Dr. Michelle Paddack demonstrating lab techniques at Santa Barbara Harbor.

Marine and Aquatic Sciences

Classes are lecture only, with a lab, on campus or online.

Marine and Aquatic Sciences

A Marine Science course is an excellent choice for a student looking to fulfil his or her SBCC General Education requirement. The labs for BIOL 124: Biological Oceanography and BIOL 125: Marine Biology use the harbor and the local beaches as field trip destinations. Students interested in a Marine Biology major should take the Biological Sciences majors sequence. Students are encouraged to supplement this sequence with courses in Marine Science. However, students should be aware that the Marine Sciences courses will not count towards the Biological Sciences major.  

IGETC 
Within Area 5 of IGETC students need to complete one class from Area 5a (Physical Sciences) and one class from Area 5b (Biological Sciences).  One of these classes needs to have a lab and the two classes together need to total 7 - 9 semester units.  

  • 4 units, lecture + lab.  Offered on campus Fall  semesters only.  Instructor: Michelle Paddack

    This course provides a broad knowledge of the biological nature of the world's oceans. Biological Oceanography is the science that relates the living organisms found in the oceans to the physical oceanographic conditions found in their particular regional habitat.  In lab, you use oceanographic measuring instruments to study the ocean's characteristics including chemicals, temperature, light, pressure, and currents. You also use biologic sampling equipment to gather marine organisms.  Sample syllabus.

    There are four Student Learning Outcomes for this class:
    1. Adaptations - Describe basic adaptations that occur in marine pelagic organisms to facilitate buoyancy, migrations, and reproduction.
    2. Communities - Compare and contrast marine benthic communities in tropical, polar, and deep-sea marine environments.
    3. Lab - Recognize the major pieces of oceanographic equipment, what each one samples or measures, and what the sample or measurement can tell about the ocean.
    4. Physical - Summarize the major physical aspects of the oceans (salinity, temperature, dissolved oxygen, nutrients, pH), how each one varies or does not vary, and how each one affects marine life (geographically and/or seasonally). 

  • 4 unit, lecture + lab.  Offered on campus Spring semesters only. Instructor: Michelle Paddack

    This course emphasizes the ecological relationships of the common marine plants and animals found along the Santa Barbara County coastline.  Through lecture, laboratory work, and field trips, you study marine plants, marine invertebrates and vertebrates and their life cycles, tidal cycles, intertidal niches and zones, adaptive mechanisms of estuarine plants and animals, and marine food chains.  Oceanic characteristics (temperature, oxygen, salinity) are studied in the context of the survival of these marine organisms.  Sample syllabus.

    The course objectives for this class are:
    1. Define the major ecological principles operating in marine communities.
    2. Describe marine plankton as the base of most marine food webs.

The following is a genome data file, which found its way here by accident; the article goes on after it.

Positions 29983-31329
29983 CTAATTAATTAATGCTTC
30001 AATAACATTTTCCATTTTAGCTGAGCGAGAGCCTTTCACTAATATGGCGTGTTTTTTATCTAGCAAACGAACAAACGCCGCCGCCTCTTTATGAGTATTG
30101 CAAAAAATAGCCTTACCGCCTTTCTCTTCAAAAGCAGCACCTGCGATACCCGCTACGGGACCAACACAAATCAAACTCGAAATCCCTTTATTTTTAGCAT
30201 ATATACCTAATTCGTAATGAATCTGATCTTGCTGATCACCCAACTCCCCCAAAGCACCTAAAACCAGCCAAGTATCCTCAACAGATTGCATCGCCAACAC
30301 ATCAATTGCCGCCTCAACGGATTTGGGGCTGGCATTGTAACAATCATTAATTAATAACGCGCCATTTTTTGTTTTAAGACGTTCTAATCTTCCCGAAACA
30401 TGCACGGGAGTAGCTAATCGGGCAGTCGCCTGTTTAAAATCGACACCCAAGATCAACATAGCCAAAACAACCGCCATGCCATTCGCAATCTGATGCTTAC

3. Identify the major groups of marine organisms.
    4. Compare the major littoral habitats (sand, rock, mud), the species of marine organisms commonly found in each one, and their adaptations to the habitat.
    5. Specify the major marine physical and biological forces at work in littoral zones (these concepts can be applied anywhere in the world).

  • 3 units, lecture only.  Online.  Offered occasionally. Instructor:  Larry Friesen

    The course objectives for this class are:

    1. explain general biological principles as displayed in the rich diversity of aquatic life forms and associations.
    2. discuss the interrelationships among electromagnetic radiation, the physical environment and living organisms in marine and freshwater ecosystems.
    3. identify the common living organisms in marine and freshwater habitats and describe the characteristics by which they are classified.
    4. describe the methods used in collecting, recording and interpreting data related to water analysis, biodiversity evaluation and tracking.
    5. compare and contrast the adaptations of organisms from different aquatic ecosystems and different phyla.
    6. describe the history, advances, diversification and biogeography of aquatic life on Earth through time. 
  • 3 units, lecture only.  Offered online in the Fall and Spring semesters and usually one summer sessions. Instructor: Michelle Paddack

    This course introduces students to the basic concepts of marine science, including an introduction to oceanography and marine biology. Students gain a general understanding of ocean properties, marine ecology of the tropics, poles, temperate and deep-sea regions, and marine environmental concerns. This is a three-unit non-major's biology course which satisfies the SBCC General Education requirement in Natural Sciences. This course is transferable to the UC & CSU as a general education life science course. Biology majors are welcome to take this course, however they will not receive credit toward their major for this course.  Sample syllabus